On conflagrations

By Doug Hare EBS Staff

Red Lodge, Montana author Gary Ferguson has written a thoroughly researched, timely book with “Land on Fire: The New Reality of Wildfire in the West.” With the precision of a surgeon, Ferguson carefully dissects the issues that have led to the rise of mega-wildfires and the extension of fire season in our region. With a delicate touch, he deftly presents the increasing destruction these conflagrations cause, while also tempering the negative effects with a more objective, scientific perspective on the benefits of wildfires and their role within our ecosystems.

With clear-eyed focus, Ferguson’s book urges readers to confront the fact that increasingly intense wildfires will be our constant companion for the foreseeable future. Interspersed with stunning photographs, “Land on Fire” lays bare the interconnectedness of ecological, social and economic issues surrounding the burning of large swaths of our forests and our ability to prevent, control and contain these blazes.

In the last half century, there have been four years when over 9 million acres have burned across the United States, and all of them have occurred since 2006. One need not be a data scientist to extrapolate that wildfire season has become more extreme than ever before, and that this trajectory shows no signs of slowing down. The immediate questions arise: “Why are they burning hotter and faster than before?” and “How do we deal with this reality?”

It is important to recognize, as Ferguson does, fire’s role in maintaining healthy forests. It is naive to think of wildfires, Ferguson stresses, solely as forces of destruction that we might somehow eradicate completely. They also sow the seeds, both literally and figuratively, for rebirth and rejuvenation in areas where they burn the most fiercely.

According to Ferguson, under many circumstances wildfire can be “a mighty wand that wipes the land free of disease and insects and fallen timber to create a stage for healthy, altogether magnificent new flushes of life.” Nevertheless, the progressive severity of wildfires complicates these “natural” benefits.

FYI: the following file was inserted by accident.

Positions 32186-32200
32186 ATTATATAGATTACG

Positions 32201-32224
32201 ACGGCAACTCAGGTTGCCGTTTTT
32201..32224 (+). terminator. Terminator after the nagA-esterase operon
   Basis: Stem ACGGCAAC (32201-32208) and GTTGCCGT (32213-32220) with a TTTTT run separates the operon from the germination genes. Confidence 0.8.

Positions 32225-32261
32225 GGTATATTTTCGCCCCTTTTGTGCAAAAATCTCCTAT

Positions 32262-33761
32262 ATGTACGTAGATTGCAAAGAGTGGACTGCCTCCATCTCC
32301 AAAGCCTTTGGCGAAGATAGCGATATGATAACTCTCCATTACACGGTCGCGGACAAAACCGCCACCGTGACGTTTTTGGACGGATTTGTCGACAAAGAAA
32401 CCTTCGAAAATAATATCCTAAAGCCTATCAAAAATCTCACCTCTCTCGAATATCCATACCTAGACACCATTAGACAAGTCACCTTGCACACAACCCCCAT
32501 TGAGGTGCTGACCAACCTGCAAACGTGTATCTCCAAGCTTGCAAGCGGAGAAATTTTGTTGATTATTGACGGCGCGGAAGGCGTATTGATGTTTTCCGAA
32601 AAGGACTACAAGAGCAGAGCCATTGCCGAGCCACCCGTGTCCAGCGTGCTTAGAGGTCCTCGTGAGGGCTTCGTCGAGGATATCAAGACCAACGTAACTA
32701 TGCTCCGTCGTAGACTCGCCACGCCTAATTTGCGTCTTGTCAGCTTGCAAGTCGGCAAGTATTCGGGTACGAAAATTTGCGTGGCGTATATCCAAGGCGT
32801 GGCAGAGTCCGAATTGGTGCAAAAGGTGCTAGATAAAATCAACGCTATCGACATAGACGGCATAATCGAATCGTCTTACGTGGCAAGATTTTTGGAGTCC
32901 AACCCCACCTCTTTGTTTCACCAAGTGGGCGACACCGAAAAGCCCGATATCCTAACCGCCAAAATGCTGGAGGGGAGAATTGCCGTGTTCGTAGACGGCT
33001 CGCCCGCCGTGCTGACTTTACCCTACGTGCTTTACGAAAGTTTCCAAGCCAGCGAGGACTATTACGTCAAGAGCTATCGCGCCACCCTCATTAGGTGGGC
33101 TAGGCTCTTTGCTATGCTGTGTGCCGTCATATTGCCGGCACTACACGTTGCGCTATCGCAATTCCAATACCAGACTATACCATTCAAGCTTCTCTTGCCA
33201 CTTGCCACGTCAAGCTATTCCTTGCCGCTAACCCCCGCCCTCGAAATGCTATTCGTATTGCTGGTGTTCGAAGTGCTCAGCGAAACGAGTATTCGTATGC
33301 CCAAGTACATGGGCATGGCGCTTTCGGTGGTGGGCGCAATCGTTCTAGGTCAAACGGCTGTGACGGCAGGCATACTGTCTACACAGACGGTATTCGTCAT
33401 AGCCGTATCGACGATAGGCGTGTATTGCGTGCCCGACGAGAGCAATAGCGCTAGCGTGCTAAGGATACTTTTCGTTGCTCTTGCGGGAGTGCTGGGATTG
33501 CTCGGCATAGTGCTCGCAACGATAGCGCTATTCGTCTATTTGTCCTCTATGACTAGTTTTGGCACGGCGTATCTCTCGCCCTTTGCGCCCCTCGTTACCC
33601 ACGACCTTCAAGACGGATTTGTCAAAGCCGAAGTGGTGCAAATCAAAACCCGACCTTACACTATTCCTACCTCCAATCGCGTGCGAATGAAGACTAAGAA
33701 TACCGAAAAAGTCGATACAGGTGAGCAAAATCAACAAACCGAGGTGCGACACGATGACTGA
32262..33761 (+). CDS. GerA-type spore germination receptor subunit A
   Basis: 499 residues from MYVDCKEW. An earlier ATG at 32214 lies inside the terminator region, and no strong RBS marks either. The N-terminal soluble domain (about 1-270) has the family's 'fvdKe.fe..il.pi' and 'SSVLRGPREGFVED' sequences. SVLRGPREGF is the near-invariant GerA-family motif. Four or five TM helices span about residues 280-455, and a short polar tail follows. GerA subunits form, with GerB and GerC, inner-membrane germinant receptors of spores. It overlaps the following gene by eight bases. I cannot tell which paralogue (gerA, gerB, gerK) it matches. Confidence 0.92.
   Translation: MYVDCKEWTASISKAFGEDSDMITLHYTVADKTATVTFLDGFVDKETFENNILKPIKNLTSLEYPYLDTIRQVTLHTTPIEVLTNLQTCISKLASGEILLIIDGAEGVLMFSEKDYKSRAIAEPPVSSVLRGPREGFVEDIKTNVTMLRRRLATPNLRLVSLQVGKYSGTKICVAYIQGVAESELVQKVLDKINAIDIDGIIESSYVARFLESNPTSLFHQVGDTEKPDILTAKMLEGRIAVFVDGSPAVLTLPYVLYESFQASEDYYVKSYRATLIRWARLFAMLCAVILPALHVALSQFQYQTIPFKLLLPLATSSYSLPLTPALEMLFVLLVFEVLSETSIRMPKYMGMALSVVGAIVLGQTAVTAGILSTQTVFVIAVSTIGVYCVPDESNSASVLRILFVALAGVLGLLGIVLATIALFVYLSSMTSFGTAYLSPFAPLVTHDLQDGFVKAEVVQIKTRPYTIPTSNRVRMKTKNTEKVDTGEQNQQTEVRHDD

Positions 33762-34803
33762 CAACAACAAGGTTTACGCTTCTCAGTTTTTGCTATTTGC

From a historical perspective, the book traces how eight decades of overzealously suppressing wildfires have led to extraordinarily flammable forests, with over 300 million acres of western forests currently suffering from unnaturally heavy fuel loads in the form of dead timber. The rise of wildland-urban interfaces (WUIs), human-caused climate change and the resulting chronic droughts in the arid regions of the West, and the increasingly technological means to predict and combat fires all coalesce into complex issues about how we should proceed to live alongside these seasonal infernos.

While Ferguson doesn’t have all the answers, here is a book that, like a lightning strike from above, might be able to spark a much-needed conversation about the future management of federally protected wilderness and how to prevent loss and suffering in rural areas prone to catching fire.

What is most needed, Ferguson writes, is to “marry the most rigorous science we can muster with a kind of genuine humility and commitment that until now has too often been in short supply.” In the end, he makes clear that Westerners must work together to bring our values and actions in line with ecological necessities, or we will pay the price eventually.

It’s hard not to come away from this book with a better understanding of the complex realities that need to be faced head on, and a deeper appreciation of the beauty and terror of flames. While there aren’t any easy answers, this book clears the ground for a fresh conversation about how we can be better prepared for the fires next time.

Doug Hare is the Distribution Director for Outlaw Partners. He studied philosophy and American literature at Princeton and Harvard universities.